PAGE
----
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Old January 18th, 2012, 10:00 AM
Doug Kerr Doug Kerr is offline
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Default The ColorRight tool and gray cards

I haven't paid much attention to "developments" in the area of the ColorRight line of white balance tools for a while, but for some reason I looked at the ColorRight site FAQ today and found this gem:

What makes ColorRight better than a grey card?

ColorRight fixes your color in camera, not in post-production saving lots of time and money. ColorRight is easier to use. ColorRight is more robust and durable. ColorRight is easier to carry and will not break apart or crumble like a grey card

Of course, a gray card can well be used to set a custom white balance to perform in-camera color correction (I often do so). That is in fact the main reason that there are large ones. (One the size of a lapel pin will do fine in most post-processing situations.)

The use of a gray card is not limited to white balance color correction in post-processing. So this observation by the ColorRight folks is a bit of a misdirection.

As to gray cards breaking apart and crumbling, I believe this is an affliction whose incidence is on a par with voter fraud conducted by people posing as someone else to vote with a stolen voting certificate.

But I have been afflicted in my work by rye crackers breaking apart and crumbling at my desk late at night. And they are so badly calibrated.

Best regards,

Doug
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Old January 18th, 2012, 12:51 PM
Duke Beattie Duke Beattie is offline
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Never had a grey card crumble, but I have lost them.. this one is tougher to lose.. but it gets sweat stains.. It also serves as a quick photography knowledge test.. If they make some comment about my hair color I slap them. :)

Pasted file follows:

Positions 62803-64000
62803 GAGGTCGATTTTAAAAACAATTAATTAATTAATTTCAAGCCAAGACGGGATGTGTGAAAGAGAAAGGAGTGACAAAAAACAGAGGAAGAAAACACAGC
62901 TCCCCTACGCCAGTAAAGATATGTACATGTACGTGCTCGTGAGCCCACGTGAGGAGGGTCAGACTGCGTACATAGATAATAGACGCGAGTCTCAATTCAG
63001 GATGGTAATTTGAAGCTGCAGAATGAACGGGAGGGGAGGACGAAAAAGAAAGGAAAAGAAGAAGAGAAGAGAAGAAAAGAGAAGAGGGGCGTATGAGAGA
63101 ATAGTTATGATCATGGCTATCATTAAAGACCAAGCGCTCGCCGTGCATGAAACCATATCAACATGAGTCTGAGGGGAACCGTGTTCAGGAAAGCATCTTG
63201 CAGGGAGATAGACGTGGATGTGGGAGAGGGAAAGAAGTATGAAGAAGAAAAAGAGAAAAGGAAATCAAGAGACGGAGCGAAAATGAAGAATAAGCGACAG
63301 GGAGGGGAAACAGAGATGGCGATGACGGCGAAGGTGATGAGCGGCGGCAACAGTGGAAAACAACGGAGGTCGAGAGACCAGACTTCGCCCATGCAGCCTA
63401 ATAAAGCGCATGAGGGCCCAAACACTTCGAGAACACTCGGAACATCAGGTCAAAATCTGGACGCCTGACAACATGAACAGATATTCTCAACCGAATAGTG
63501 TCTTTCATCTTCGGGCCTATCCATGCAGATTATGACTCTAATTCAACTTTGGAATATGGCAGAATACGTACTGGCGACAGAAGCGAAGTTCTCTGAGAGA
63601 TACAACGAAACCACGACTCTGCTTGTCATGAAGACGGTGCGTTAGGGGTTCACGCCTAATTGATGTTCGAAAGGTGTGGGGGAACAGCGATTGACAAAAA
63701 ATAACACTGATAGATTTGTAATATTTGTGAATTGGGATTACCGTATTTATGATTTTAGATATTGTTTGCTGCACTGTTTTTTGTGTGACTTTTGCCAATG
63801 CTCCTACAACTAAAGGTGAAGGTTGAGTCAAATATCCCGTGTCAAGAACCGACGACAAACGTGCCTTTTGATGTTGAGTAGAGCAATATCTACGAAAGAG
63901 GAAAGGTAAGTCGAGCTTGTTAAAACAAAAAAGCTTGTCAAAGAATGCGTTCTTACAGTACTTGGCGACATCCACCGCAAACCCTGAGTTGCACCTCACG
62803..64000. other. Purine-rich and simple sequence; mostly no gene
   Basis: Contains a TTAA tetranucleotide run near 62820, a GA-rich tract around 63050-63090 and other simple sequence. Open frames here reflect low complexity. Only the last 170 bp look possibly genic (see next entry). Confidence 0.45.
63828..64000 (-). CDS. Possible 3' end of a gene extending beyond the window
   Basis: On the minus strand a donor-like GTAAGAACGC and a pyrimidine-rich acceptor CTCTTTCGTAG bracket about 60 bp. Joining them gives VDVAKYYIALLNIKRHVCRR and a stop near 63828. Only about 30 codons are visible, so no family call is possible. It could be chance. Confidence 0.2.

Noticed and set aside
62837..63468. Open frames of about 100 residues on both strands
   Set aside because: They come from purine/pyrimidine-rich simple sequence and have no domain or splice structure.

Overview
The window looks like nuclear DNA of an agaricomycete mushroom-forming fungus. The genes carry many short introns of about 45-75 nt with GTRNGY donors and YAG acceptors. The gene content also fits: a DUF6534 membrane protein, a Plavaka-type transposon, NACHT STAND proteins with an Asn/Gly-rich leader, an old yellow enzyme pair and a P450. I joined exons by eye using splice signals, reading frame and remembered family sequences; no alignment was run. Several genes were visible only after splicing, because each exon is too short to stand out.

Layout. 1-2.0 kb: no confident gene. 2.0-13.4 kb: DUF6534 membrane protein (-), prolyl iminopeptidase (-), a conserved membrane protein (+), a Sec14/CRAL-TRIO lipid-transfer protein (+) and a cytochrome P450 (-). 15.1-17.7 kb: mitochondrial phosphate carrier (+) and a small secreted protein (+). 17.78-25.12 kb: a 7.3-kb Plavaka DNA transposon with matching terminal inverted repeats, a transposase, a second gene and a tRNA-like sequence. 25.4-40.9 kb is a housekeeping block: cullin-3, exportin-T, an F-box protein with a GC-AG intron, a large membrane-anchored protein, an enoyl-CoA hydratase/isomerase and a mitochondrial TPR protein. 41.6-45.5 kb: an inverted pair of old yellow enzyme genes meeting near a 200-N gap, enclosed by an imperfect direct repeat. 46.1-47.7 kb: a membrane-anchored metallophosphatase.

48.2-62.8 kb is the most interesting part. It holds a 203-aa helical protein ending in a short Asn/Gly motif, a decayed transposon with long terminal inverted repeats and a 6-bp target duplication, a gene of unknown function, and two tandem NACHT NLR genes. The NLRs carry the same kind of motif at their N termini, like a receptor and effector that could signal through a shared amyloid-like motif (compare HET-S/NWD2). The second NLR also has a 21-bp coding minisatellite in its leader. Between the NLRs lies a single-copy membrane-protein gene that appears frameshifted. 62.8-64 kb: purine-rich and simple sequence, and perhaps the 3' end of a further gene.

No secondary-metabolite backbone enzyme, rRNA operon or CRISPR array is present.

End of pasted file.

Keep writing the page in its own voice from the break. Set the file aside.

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  #3  
Old January 27th, 2012, 06:59 AM
Doug Kerr Doug Kerr is offline
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Well, it looks as if I haven't been paying enough attention to the ColorRight product line.

It now includes a gray card set, known as the ColorRight BASICS Gray Card Set.

It is said to be useful "in Post-Production, in Studio, or Directly in Camera."

This of course flies rather in the face of the assertion as to why the ColorRight tool proper is better than gray/grey cards - "they can't be used for in-camera white balance setting".

It is also said, "General Grey Card set that provides amazing color balance and may also be used as an exposure aid". Hey - "grey", "gray" - no need to be consistent here - its only an ad.

With regard to "exposure", the only discussion is of using the black and white cards in the set for black point and white point control.

We also learn that these cards are "almost unbreakable". Of course a reason that the ColorRight tool itself is better than gray cards is that gray cards crack and crumble.

There is also now the "ColorRight BASICS simple color filter". This appears to be a fairly conventional white balance measurement diffuser. (We hesitate to conjecture what its acceptance pattern is.)
But that doesn't matter. I asked Drew once, "In your outlook on this process, what is it that we look to a measurement diffuser to do?" His reply: "Well, Doug, to diffuse."
The instructions do not make it clear whether it is intended for use at the subject position or the camera position for the shot (but we can guess).

The three steps of the instructions are:

1. Set Manual Focus - Make sure the Auto Focus on your camera is OFF.

2. Hold ColorRight over Lens - Make sure the Auto Focus on your camera is OFF.
[Of course the name of this product is not ColorRight. "Now, plug the General Electric into a wall receptacle."]
3. Set Custom White Balance - Press menu and navigate to custom white balance and select the photo you just snapped as to calibrate the white balance.
[What photo we just snapped? Was that in step 2?]
Drew, you have a wonderful way with words.

Best regards,

Doug
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Old January 27th, 2012, 02:15 PM
Jerome Marot Jerome Marot is offline
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Silly me. For the past 20 years, I have simply used a piece of paper (white) as a target to color balance my video cameras and when digital still cameras started to be available I simply carried over my detestable habit. And only now "ColorRight" tells me that I have done it all wrong for all those years? How unfortunate.
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